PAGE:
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catherinehaines

catherinehaines

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A Spy in the House
Y.S. Lee
Pacific Rim: The Official Movie Novelization
Alex Irvine
The White Queen - Philippa Gregory (More like 4.5 stars)



I was in a bit of a reading funk when The White Queen arrived; for over a week I had been struggling to read due to illness, and even after recovering things just did not quite click. But when I opened up the first pages of The White Queen to take a peek I found I had to keep going, and really did not put it down until I turned the last page.

Why? The first thing that captured me was the voice. Told in first person present, Elizabeth Woodville presents her tale - spanning two decades - with force and heart, and showing off the depths of her character as well. As Gregory writes her, Woodville is a woman who knows what she wants/needs, and what she must do to make it happen, whether it's standing by the road and begging a king for the return of her lands for her sons, to making that same king her husband, and doing the best for her children before and by him. Some of the ways she goes about this does not make her the most likable of characters (especially as the years pass and she ages), it still makes her a fascinating one to read as she cuts her way through everything in her path.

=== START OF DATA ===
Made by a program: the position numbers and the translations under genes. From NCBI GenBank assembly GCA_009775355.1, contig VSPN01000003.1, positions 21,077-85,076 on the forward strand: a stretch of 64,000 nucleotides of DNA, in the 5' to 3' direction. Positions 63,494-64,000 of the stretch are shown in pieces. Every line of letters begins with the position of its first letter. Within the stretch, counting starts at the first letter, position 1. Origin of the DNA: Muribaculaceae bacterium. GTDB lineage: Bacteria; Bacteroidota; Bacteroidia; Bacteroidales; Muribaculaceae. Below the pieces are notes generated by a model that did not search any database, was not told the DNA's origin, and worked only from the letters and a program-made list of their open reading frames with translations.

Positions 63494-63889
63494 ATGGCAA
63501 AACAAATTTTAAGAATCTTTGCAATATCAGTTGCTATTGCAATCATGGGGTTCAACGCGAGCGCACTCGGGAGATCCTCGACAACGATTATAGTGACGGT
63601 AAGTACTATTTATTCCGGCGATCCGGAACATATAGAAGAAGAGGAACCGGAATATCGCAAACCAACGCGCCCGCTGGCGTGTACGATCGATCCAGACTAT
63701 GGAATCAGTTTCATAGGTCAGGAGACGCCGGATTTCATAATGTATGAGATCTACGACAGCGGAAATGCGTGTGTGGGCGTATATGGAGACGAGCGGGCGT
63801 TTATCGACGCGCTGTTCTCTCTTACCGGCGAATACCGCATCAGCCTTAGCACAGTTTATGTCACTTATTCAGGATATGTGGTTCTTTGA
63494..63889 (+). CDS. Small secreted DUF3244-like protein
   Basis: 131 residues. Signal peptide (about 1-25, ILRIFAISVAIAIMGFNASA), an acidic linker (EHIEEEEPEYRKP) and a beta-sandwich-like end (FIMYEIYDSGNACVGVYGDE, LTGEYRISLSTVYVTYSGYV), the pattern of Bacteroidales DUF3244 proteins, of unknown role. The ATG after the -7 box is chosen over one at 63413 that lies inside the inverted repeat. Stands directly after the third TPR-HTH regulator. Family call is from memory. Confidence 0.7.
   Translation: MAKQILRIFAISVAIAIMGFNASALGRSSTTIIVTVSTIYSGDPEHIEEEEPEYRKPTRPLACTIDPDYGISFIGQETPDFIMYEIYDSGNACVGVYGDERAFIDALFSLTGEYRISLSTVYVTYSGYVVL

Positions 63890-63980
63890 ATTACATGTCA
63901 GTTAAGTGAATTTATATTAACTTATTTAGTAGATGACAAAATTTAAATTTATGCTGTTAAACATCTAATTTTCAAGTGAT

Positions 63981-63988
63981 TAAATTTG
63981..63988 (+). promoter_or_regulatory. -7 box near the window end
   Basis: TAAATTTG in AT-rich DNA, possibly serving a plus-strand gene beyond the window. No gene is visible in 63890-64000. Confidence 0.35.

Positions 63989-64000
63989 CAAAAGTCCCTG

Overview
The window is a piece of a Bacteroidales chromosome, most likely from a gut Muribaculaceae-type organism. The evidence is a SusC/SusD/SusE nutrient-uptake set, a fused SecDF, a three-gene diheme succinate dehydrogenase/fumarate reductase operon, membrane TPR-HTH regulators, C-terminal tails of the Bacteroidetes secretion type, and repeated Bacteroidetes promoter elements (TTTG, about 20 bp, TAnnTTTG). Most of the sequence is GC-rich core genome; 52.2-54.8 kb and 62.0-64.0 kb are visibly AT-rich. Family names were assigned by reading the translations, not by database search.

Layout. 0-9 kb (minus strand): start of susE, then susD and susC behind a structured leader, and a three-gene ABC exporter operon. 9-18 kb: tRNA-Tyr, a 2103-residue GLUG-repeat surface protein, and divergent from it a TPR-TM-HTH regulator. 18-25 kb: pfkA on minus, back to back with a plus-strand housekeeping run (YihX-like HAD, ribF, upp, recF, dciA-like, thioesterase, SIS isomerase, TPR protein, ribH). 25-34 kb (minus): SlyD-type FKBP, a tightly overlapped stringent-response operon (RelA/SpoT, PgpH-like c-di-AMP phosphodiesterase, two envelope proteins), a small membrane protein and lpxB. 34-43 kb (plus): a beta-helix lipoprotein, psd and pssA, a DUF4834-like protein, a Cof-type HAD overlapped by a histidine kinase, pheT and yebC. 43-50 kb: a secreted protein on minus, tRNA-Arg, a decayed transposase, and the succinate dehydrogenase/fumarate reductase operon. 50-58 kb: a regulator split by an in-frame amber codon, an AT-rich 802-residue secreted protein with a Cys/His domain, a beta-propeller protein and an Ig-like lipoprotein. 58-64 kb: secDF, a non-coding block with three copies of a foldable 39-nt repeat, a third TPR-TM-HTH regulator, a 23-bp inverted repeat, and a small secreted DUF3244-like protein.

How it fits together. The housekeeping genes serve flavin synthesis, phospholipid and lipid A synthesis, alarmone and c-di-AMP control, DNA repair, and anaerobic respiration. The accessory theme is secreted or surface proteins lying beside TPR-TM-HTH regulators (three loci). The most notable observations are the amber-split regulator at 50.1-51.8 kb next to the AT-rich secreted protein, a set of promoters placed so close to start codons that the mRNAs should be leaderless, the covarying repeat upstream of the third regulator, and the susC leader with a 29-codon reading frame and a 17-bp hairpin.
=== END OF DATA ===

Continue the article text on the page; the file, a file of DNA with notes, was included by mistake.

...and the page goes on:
One thing that did stand out for me is use (possibly?) of magic in The White Queen. For those unfamiliar, Elizabeth's family claimed descent from Melusine, and the charge of witchcraft is laid against Elizabeth and her mother. Gregory spends a great deal of time devoted to this, and even now I'm not quite sure what to think of it. I was not expecting it when I opened the book, so when talk began of witchcraft and being descended from goddesses I didn't really know what to think. Even now I find myself considering the ambiguity with which it was written, and it's been a while since I actually read The White Queen. While the elements of magic did make for a somewhat awkward surprise ("what's the fantasy doing in my straight-up historical?"), once I accepted the fact that these characters believed in it, at the very least, the story became enjoyable again.

Despite a few stumbles in the appearance of witchcraft and my own unfamiliarity with the time period, The White Queen was a captivating read with a fantastic voice and a stand-out cast of real-life (if fictionalised) characters. The Red Queen, the second book in The Cousins' War, is out August.